Get the Gist? PA Superior Court Clarifies Coverage for Faulty Workmanship Claims.

It is well-settled in Pennsylvania that an insurer may properly disclaim coverage where a third-party complaint alleges faulty workmanship in the insured’s own work. Still, it appears that some policyholder law firms have recently latched on to the Pennsylvania Superior Court’s decision in Indalex, Inc. v. National Union Fire Insurance Co. to claim that Pennsylvania’s courts are “opening the door” to coverage of faulty workmanship claims. Convinced as they may be, however, we find that a careful reading of Indalex suggests the Court’s affirmation of the general rule that claims of faulty workmanship do not constitute “occurrences” under Pennsylvania law.

In Indalex, the insured manufacturer of certain watertight doors and windows brought suit against National Union Fire Insurance Co. for, amongst other things, failure to provide insurance coverage under a commercial umbrella policy. Specifically, the insured took exception to National Union’s disclaimer of coverage in several out-of-state suits wherein homeowners alleged strict products liability, negligence, breach of warranties, and breach of contract. Although National Union prevailed on summary judgment by arguing that the claims for breach of warranty and breach of contract barred coverage entirely under Pennsylvania law, the insured appealed to the Superior Court that the trial judge had improperly applied Pennsylvania’s “gist of the action” doctrine to decide an insurance coverage dispute.

On appeal, the three-judge panel of the Superior Court expressly found that the subject umbrella policy unambiguously disclaimed coverage for “property damage in [the insured’s] product” or work. Nevertheless, the Panel noted that the underlying complaints sounded in distinct product-based torts in addition to claims of faulty workmanship in the watertight doors and windows. The trial court it held, therefore, erred as a matter of law when it applied Pennsylvania’s “gist of the action” doctrine to conclude that each of the underlying lawsuits were, taken as a whole, a recasting of uncovered claims of faulty workmanship. Bearing in mind the axiom that the duty to defend is triggered if but a single claim in a multi-claim lawsuit is potentially covered under the policy, the Superior Court ultimately declined to find that the underlying suits were beyond the scope of coverage where they included allegations of damage to persons or property other than the insured’s own work.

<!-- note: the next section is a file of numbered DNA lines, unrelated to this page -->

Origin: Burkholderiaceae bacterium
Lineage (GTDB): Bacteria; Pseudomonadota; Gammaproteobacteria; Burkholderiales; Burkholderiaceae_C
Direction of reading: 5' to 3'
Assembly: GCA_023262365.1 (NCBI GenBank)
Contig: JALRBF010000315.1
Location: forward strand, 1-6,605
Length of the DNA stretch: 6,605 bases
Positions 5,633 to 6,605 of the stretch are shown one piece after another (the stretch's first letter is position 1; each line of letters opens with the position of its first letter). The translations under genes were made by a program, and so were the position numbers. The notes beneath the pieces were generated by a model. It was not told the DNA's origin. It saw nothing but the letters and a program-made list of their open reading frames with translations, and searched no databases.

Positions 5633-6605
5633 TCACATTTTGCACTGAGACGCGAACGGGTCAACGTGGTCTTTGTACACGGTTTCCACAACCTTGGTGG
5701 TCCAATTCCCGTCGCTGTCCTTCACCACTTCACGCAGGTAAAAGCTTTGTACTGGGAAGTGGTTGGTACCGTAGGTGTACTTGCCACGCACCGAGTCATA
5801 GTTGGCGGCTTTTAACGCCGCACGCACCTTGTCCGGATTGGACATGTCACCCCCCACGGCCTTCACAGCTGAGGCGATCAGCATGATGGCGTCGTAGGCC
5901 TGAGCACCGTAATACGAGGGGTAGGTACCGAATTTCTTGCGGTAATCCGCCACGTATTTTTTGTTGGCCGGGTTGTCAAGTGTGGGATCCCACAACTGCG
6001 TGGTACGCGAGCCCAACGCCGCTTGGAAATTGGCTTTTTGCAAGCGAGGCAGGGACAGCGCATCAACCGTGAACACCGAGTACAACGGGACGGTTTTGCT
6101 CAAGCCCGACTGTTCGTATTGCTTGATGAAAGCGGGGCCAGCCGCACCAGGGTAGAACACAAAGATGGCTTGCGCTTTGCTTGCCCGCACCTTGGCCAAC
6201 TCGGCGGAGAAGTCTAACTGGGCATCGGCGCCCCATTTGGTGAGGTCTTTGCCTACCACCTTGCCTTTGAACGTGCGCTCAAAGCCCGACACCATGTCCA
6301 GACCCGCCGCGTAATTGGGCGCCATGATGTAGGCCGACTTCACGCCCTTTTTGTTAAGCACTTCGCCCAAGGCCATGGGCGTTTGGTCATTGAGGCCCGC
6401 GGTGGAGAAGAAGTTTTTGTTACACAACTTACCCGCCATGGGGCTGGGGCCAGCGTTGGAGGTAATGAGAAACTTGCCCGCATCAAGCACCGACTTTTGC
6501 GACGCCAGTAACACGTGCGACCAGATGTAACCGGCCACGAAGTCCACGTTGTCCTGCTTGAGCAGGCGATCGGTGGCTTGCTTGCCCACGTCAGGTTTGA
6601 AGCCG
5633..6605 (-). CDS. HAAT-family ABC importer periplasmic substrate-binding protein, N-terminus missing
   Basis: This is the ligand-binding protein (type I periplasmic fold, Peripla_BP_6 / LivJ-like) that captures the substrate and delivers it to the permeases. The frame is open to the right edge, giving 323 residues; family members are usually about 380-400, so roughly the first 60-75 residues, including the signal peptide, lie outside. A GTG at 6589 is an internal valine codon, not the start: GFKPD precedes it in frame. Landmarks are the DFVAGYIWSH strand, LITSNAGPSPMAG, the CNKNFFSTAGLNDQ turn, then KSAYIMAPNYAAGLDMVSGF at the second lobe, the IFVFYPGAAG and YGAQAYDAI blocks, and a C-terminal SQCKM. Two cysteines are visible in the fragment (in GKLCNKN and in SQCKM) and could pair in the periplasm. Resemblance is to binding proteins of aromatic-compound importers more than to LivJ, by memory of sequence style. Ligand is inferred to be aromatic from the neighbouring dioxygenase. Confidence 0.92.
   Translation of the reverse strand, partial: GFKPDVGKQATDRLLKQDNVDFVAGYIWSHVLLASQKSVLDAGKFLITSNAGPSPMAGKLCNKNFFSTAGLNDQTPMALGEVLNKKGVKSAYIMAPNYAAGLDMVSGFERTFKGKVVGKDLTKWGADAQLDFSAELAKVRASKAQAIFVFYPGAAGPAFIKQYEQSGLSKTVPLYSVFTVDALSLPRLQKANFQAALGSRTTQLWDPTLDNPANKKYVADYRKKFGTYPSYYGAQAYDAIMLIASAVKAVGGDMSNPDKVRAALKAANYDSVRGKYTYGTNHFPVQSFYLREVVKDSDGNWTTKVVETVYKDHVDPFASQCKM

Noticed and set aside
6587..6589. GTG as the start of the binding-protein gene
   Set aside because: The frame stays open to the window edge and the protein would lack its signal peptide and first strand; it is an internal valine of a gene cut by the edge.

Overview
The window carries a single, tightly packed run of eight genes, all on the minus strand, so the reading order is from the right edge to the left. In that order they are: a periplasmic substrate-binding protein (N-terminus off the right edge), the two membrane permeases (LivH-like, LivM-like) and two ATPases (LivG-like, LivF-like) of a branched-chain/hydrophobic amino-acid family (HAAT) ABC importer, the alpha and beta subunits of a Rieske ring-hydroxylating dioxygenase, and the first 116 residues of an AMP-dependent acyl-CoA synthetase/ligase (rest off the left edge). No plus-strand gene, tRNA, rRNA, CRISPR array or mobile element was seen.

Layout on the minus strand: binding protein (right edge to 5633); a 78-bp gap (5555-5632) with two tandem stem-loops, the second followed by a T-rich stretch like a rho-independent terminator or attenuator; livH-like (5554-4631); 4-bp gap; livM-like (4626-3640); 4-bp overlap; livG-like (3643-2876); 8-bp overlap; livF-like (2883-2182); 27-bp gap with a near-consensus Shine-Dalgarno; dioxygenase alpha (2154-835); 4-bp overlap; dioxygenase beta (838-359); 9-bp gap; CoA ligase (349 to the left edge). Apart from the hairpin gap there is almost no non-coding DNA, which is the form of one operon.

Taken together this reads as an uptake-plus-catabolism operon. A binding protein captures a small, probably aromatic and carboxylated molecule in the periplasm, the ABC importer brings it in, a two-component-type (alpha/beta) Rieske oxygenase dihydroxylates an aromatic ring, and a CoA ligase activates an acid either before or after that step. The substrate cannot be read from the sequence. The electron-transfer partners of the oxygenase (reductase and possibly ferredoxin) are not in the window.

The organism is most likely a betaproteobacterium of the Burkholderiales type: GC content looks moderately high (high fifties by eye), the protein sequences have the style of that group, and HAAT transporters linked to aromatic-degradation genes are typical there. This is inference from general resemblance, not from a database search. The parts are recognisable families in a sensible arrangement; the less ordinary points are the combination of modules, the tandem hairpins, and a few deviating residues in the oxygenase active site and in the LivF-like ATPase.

Rather than upending Pennsylvania jurisprudence with respect to the insurance coverage of faulty workmanship claims, we believe that the Superior Court’s decision in Indalex merely reaffirms the scope of the duty to defend in multi-claim cases alleging defective workmanship. Consequently, it is our opinion that Indalex far from serves as a polestar for insureds seeking coverage of faulty workmanship claims, and instead reaffirms the fact that damage to the insured’s work does not constitute an “occurrence” under Pennsylvania law.

Special thanks to Adam Gomez for his contributions to this post. If you have any questions about it, please contact Bob Cosgrove at rcosgrove@wcmlaw.com.